Cash Interest Vs. Interest Expense: How Are They Different

Any company’s capital structure has two most important parts. Equity and debt collectively make the capital structure of the firm. A company can get capital through equity financing or debt financing.

The ratio of equity and debt in the overall capital represents the information about the firm’s capital structure.

In the case of equity financing, the money is owned by the company owners, who are shareholders. They are entitled to a profit in the company’s earnings up to the percentage of their investment.

However, in debt financing, the company involves third parties to finance its capital. Therefore, it creates a lender and borrower relationship.

The company has to pay the cost of borrowing money or what we generally call interest on the loan. The loan can be taken from financial institutions like banks or borrowed from the public through bonds.

According to the International Standards Of Financial Reporting, any business entity must do accounting for the interest paid on the funds borrowed. We will do an in-depth analysis of interest expense, its accounting nature, and accounting treatment.

What Is Interest Expense?

Interest expense is the cost an entity has to pay for the borrowed funds. The interest expense is recorded in the income statement as a non-operating expense. We cannot attribute all kinds of borrowing costs under the head of interest expense.

The formal definition of Interest Expense as of IFRS 23 is,

Any borrowing cost except those attributable to the acquisition, installation, or production of the qualifying asset is treated as the interest expense.

There are two important terms in the definition: qualifying asset and interest expense. We will break down the definition to get a better understanding.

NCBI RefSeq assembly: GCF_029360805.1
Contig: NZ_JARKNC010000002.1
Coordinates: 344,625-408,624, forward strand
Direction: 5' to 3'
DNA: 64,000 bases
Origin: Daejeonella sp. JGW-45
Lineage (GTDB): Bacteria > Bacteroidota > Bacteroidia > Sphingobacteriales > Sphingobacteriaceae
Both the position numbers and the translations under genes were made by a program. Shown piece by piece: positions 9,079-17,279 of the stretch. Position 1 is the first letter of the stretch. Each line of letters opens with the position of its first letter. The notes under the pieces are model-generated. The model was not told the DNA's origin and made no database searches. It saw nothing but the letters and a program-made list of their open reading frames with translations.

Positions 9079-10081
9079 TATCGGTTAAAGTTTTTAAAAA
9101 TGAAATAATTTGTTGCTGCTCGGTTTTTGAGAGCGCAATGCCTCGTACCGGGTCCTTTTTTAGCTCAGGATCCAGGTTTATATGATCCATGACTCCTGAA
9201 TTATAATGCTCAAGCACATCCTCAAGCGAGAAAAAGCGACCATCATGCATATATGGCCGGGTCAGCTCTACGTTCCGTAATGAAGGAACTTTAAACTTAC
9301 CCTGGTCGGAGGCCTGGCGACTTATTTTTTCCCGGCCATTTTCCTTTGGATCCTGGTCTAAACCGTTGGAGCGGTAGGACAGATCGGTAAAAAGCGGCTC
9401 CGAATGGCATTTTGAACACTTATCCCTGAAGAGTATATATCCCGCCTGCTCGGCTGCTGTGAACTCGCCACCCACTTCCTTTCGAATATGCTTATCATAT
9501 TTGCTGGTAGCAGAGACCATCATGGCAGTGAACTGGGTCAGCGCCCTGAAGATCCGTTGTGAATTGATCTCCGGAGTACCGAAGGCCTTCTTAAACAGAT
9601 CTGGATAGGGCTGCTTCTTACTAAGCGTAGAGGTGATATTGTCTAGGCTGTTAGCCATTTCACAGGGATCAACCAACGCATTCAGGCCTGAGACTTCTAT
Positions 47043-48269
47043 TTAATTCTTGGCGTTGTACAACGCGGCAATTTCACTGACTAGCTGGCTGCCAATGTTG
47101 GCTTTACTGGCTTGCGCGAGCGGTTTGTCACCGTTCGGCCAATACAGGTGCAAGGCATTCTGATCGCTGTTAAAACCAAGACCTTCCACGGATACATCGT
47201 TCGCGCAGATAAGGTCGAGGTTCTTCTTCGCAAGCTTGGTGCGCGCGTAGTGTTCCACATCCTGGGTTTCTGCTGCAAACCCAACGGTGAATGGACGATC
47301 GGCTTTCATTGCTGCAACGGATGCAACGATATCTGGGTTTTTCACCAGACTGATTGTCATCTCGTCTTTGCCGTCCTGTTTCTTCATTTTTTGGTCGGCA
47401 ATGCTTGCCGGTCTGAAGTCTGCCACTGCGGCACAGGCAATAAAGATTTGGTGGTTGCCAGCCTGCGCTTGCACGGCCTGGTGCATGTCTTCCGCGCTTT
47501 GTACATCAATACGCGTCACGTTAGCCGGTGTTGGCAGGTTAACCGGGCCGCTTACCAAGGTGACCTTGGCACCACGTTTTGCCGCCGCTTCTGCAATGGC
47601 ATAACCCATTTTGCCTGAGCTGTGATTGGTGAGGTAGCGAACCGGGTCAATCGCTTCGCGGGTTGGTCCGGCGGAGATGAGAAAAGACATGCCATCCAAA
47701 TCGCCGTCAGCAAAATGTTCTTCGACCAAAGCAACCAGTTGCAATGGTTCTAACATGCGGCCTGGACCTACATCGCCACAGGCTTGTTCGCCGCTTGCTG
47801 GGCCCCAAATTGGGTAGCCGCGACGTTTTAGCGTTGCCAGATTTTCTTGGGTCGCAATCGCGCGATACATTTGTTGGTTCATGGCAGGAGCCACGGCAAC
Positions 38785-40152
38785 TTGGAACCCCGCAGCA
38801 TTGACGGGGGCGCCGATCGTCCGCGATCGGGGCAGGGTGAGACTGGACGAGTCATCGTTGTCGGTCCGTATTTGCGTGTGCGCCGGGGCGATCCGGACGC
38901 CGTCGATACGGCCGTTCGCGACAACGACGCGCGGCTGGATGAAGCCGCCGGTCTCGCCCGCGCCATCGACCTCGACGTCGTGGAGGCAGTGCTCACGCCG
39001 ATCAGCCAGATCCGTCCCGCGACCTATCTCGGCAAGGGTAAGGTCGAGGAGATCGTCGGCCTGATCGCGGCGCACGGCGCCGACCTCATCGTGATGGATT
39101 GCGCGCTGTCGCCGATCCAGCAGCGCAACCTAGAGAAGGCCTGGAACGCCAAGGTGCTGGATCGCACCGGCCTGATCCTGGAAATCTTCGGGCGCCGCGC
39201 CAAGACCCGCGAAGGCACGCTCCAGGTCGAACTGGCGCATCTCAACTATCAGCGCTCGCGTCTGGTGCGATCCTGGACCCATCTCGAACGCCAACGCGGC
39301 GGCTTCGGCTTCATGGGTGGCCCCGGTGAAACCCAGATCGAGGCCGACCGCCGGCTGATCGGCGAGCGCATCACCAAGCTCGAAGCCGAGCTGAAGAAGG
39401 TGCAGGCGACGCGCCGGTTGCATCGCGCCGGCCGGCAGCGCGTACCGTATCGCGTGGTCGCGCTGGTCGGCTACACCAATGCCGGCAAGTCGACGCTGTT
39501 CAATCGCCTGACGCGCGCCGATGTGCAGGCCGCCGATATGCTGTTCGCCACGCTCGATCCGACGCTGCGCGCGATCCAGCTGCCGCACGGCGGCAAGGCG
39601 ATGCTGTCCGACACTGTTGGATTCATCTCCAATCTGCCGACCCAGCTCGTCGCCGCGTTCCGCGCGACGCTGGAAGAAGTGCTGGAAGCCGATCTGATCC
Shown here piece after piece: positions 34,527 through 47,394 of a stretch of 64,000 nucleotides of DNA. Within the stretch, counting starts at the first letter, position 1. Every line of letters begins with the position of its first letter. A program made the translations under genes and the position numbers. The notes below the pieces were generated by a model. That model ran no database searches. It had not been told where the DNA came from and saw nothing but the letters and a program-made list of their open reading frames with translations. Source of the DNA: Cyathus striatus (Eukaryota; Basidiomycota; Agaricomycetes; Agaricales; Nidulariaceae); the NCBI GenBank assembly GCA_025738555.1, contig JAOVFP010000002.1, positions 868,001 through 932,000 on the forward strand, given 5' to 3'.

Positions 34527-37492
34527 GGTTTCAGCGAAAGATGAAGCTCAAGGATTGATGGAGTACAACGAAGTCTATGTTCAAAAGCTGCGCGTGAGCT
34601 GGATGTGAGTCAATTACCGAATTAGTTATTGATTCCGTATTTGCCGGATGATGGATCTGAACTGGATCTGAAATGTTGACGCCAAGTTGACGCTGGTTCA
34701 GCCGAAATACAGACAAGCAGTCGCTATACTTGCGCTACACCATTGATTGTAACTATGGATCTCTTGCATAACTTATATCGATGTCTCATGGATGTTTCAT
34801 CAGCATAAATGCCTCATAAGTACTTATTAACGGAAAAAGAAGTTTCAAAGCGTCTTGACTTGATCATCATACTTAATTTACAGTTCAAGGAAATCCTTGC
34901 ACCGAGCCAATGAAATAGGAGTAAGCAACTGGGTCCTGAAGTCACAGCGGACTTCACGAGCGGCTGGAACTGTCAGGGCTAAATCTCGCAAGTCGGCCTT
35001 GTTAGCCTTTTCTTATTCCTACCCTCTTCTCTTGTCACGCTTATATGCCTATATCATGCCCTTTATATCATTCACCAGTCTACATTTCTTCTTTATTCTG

Breaking Down Interest Expense

According to the IFRS, an interest expense is defined and calculated under IAS 39. It is a subset of the borrowing costs any entity bears. The interest expense is calculated under the effective interest method under IAS 39.

The second term discussed in the definition is a qualifying asset. According to IFRS 23.5, a qualifying asset is an asset that requires a substantial amount of time to become completely operational.

The assets measured at a fair value like biological assets, are excluded from the scope of IFRS 23. Besides, the inventories manufactured repetitively are also excluded from its scope.

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Example

The interest expense is calculated on the borrowed funds of an entity. The interest is payable on the bonds, convertible bonds, bank loans, and lines of credit. The total interest expense of the company is calculated on the net borrowings.

The effective interest rate is also calculated for the net amount under IFRS 39.

For example, a company has borrowed $1,000,000 from ABC bank at the interest rate of 10% p.a. The interest is paid after every year. So the company’s interest expense for a financial year will be 10% of the amount borrowed. It will be around $100,000 per annum.

We will closely look at the calculations for the interest expense in the following sections.